14:10 GMT16 July 2020
Listen Live
    Life
    Get short URL
    121
    Subscribe

    Holding a paint brush, Xu Mingsheng, 25, nimbly climbed onto a high stool in the hall of the Treasured Mirror Temple, a Taoist temple in a village in Huzhou, East China's Zhejiang Province, and started to paint statues of Taoist deities - the final step of a year-long project.

    While most temple statues are mass produced with resin and molds these days, Xu and his wife Zhu Yue, a young couple in Huzhou's Daixi county, are engaged in a centuries-old craft: making mud sculptures. The family business is now the only remaining traditional mud sculpture business in northern Zhejiang.

    Xu Guoliang, from whom Xu Mingsheng learned the technique, helps to make sculptures at the workshop. Photo:Yang Hui/GT
    Yang Hui/GT
    Xu Guoliang, from whom Xu Mingsheng learned the technique, helps to make sculptures at the workshop. Photo:Yang Hui/GT

    Orders have been flooding as Zhejiang Taoist temples expand, and clients sometimes have to wait three years for their orders to be completed. "Many Taoist temples nearby are expanding, and many need new statues of Taoist gods and goddess, such as the God of Fortune," Xu told the Global Times.

    The God of Fortune has traditionally been a popular deity in southern China, and has predictably been an object of devotion among merchants. Statues of the god, who symbolizes peace and prosperity, can often be seen at the entrances of businesses.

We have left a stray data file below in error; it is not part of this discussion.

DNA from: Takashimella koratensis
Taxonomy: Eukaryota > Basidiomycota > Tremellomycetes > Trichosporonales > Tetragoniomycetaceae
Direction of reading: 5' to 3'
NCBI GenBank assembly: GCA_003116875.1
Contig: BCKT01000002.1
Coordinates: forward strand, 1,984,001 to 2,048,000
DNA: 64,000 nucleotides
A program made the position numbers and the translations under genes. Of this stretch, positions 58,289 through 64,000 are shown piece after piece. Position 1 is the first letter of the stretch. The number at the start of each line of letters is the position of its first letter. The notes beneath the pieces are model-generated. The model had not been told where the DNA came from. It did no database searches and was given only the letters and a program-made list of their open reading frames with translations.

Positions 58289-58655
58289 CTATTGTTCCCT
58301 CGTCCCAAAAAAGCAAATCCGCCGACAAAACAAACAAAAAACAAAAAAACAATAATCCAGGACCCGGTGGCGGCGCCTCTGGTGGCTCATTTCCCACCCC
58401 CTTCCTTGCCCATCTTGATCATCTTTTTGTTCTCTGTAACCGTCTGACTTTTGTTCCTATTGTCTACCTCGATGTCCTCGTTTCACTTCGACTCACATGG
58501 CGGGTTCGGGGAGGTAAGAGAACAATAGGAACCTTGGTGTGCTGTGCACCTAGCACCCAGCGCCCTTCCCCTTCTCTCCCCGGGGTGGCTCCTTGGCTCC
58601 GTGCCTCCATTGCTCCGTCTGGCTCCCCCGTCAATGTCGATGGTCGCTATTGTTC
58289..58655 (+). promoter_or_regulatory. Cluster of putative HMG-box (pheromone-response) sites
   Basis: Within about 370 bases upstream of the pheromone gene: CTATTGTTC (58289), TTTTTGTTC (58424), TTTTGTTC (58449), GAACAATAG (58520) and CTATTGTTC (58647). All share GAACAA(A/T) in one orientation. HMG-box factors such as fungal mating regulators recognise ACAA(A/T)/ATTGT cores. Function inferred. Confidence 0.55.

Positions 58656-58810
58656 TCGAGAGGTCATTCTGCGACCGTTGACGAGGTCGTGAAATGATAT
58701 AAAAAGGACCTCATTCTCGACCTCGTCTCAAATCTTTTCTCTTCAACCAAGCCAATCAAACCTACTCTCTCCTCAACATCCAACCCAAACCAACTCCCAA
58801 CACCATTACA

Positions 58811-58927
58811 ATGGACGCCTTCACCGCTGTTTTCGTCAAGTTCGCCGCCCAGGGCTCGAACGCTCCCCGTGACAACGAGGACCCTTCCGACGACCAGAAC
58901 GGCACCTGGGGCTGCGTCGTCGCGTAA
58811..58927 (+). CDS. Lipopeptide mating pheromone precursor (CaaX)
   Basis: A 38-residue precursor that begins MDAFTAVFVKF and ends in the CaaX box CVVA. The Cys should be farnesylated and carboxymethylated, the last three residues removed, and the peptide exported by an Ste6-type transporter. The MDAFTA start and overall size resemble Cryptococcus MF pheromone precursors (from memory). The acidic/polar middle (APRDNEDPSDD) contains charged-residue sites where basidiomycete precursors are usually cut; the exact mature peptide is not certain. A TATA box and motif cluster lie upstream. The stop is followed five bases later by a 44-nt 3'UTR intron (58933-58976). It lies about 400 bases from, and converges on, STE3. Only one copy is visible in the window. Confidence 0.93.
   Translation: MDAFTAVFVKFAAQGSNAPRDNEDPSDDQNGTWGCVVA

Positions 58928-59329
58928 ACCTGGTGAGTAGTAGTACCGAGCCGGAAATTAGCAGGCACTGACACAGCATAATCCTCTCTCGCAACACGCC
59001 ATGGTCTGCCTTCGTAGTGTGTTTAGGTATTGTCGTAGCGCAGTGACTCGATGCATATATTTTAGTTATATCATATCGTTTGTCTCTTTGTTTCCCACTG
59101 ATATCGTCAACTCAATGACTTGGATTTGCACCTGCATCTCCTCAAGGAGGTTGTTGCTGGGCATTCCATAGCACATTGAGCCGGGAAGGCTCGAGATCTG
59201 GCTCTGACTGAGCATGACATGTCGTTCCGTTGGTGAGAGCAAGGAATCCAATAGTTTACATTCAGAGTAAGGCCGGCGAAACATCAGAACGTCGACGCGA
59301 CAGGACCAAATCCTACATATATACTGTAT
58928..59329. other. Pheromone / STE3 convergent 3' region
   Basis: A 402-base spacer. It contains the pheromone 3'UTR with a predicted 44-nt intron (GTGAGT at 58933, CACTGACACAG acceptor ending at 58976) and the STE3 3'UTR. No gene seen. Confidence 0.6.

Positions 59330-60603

With their business thriving, the couple now drives a Porsche and lives in a three-story house in the county's most urbanized area.

    Three newly-made clay models are placed in the open air to dry. Photo:Yang Hui/GT
    Yang Hui/GT
    Three newly-made clay models are placed in the open air to dry. Photo:Yang Hui/GT

    This prosperity comes after some tough years. Xu is the scion of a family that has been making these statues for generations, apart from during the Cultural Revolution (1966-76). In the 1980s, Xu's father restarted the family business. Their sculptures, crafted from a mixture of clay and straw placed on a wooden frame, are made with the same technique used to make the statues placed in the Mogao Caves outside the Gansu Province city of Dunhuang almost 2,000 years a

    "After graduation, we thought it would be meaningful to return to our hometown and pass on this tradition," Zhu said.

    The couple now owns a statue factory in their county. When larger pieces are commissioned, they make them on-site with their workers.

    This article was first published in the Global Times.

    Related:

    China’s Trijunction Action a Threat to India, Says Foreign Minister
    Excessive Demands From US Likely Damaged Economic Dialogue With China
    Move Over, Please: China Increases Influence in US-Dominated Middle East
    Tags:
    God, fortune, prosperity, temple, China, Zhejiang Province
    Community standardsDiscussion